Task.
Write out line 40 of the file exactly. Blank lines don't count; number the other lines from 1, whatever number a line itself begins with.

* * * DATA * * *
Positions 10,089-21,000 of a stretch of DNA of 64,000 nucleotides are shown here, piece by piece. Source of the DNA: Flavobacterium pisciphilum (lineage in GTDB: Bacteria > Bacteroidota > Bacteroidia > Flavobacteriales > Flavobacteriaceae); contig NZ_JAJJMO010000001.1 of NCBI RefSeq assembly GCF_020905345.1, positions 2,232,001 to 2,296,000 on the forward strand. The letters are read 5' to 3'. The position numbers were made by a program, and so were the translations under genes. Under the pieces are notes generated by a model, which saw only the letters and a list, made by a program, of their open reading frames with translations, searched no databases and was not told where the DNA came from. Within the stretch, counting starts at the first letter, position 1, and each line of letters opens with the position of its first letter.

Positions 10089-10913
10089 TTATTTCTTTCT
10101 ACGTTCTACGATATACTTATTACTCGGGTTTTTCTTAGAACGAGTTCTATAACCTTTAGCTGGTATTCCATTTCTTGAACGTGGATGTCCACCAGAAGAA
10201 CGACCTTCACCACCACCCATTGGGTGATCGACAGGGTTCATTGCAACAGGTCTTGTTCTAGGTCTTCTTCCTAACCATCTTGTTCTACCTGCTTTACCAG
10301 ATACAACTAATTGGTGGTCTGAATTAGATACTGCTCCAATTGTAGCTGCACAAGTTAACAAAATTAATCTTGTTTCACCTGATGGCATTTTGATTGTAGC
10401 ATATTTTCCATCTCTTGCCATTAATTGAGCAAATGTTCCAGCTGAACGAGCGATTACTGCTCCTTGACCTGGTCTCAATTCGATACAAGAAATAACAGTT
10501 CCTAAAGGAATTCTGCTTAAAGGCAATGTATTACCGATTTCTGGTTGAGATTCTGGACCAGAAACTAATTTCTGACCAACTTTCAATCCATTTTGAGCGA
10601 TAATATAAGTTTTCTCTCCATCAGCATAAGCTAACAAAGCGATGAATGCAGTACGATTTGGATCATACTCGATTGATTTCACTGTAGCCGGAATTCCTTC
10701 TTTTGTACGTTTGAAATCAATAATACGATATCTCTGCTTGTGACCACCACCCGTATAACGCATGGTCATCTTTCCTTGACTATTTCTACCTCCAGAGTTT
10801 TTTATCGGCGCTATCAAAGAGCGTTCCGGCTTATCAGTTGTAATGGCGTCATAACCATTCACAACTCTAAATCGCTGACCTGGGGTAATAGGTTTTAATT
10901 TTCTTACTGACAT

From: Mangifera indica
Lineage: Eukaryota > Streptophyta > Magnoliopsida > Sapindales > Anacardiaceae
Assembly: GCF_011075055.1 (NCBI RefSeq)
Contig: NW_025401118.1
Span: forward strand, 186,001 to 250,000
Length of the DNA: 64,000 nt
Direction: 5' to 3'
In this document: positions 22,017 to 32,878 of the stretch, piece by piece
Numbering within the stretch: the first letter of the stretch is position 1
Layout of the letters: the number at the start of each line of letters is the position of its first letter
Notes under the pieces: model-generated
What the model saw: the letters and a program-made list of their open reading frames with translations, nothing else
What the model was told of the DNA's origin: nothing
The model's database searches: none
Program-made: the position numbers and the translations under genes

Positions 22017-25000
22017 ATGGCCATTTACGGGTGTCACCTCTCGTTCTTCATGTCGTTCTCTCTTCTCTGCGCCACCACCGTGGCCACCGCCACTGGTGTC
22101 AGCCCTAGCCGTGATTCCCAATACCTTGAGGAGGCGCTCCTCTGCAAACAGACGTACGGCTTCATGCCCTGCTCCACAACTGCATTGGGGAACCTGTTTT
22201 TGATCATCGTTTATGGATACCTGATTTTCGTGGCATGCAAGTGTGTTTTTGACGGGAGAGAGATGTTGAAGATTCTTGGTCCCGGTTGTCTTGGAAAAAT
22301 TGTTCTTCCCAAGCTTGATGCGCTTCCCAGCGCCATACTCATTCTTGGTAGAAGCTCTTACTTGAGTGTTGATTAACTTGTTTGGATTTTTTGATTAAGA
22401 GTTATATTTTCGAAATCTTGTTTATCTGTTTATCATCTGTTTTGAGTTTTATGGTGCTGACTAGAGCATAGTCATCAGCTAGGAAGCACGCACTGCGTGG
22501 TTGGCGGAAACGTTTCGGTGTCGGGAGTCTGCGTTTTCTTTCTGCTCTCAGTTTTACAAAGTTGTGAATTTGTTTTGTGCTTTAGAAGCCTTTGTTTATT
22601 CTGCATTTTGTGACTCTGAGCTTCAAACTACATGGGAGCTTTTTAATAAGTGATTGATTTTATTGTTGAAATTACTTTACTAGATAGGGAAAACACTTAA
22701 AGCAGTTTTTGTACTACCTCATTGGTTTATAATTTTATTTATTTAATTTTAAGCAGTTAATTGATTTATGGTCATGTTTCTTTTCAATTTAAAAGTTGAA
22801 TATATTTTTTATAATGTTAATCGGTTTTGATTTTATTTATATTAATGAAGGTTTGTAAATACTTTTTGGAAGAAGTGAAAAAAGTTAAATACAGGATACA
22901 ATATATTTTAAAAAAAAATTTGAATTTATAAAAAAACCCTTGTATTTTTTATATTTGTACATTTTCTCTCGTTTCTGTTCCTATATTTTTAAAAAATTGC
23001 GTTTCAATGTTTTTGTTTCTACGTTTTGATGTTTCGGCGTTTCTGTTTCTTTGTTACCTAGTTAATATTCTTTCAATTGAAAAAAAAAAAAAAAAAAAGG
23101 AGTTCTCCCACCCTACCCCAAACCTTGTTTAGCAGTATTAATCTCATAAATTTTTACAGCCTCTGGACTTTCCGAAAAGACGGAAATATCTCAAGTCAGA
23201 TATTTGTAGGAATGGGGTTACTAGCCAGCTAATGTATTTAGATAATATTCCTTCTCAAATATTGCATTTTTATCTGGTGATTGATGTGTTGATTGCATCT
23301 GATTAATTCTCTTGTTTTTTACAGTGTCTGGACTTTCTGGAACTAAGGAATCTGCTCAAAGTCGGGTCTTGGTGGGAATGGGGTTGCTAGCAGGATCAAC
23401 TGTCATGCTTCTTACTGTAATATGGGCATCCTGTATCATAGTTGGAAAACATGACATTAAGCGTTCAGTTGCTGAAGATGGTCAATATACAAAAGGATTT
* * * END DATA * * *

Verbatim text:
23101 AGTTCTCCCACCCTACCCCAAACCTTGTTTAGCAGTATTAATCTCATAAATTTTTACAGCCTCTGGACTTTCCGAAAAGACGGAAATATCTCAAGTCAGA